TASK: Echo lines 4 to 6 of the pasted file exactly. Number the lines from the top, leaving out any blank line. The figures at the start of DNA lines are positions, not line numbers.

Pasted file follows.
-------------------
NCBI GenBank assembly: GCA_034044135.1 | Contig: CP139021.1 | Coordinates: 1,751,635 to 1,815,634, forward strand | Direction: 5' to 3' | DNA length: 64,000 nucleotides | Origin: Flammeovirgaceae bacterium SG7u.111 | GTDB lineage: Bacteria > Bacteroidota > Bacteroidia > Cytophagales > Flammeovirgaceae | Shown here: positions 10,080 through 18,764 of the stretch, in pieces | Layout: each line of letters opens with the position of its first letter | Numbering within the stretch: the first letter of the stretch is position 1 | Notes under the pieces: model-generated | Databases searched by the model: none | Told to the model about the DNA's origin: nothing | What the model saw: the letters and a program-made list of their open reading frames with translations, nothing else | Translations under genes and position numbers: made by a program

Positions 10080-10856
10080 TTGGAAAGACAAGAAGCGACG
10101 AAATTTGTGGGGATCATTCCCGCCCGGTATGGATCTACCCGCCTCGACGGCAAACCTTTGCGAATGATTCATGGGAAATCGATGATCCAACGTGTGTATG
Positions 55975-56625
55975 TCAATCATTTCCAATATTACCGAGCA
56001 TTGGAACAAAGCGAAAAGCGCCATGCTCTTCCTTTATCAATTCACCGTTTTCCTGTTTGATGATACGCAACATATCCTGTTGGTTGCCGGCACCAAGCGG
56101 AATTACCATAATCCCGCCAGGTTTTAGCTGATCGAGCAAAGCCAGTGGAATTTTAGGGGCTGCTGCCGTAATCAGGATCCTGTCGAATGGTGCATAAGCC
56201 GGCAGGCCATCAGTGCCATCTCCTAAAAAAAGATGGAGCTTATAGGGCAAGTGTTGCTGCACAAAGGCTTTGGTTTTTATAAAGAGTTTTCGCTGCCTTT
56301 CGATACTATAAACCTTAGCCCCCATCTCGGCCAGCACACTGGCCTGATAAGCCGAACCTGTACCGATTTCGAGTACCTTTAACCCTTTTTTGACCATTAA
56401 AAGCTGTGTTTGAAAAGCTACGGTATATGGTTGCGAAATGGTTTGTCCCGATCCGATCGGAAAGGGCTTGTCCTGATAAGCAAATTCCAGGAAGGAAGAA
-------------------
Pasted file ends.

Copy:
10101 AAATTTGTGGGGATCATTCCCGCCCGGTATGGATCTACCCGCCTCGACGGCAAACCTTTGCGAATGATTCATGGGAAATCGATGATCCAACGTGTGTATG
Positions 55975-56625
55975 TCAATCATTTCCAATATTACCGAGCA